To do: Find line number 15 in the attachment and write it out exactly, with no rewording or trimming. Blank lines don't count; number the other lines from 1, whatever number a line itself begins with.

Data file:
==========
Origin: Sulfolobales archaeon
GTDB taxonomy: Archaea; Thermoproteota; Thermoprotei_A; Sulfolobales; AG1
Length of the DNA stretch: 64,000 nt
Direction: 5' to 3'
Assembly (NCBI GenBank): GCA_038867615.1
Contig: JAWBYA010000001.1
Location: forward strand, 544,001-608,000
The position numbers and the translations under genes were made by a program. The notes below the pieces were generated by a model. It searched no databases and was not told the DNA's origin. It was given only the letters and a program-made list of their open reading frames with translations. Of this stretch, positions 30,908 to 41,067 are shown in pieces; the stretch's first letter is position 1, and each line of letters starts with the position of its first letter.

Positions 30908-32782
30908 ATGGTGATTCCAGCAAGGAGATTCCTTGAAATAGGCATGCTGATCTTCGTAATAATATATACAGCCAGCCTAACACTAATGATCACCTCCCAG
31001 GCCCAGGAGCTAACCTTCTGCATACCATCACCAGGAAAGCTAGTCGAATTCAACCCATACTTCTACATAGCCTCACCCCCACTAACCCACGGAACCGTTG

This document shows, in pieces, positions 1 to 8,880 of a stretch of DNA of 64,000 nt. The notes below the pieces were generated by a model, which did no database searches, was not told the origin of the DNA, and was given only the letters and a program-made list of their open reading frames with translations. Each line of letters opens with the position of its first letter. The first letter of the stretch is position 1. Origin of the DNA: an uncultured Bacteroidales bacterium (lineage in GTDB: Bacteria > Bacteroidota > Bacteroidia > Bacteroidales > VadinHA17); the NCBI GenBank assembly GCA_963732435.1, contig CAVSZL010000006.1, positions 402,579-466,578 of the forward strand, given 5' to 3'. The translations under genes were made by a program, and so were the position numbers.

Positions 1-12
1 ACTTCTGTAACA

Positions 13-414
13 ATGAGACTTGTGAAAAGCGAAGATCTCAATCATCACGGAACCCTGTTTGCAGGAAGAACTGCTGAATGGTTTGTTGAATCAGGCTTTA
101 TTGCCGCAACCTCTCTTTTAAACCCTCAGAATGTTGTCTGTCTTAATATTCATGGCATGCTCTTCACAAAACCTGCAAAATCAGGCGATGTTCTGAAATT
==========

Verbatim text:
Positions 13-414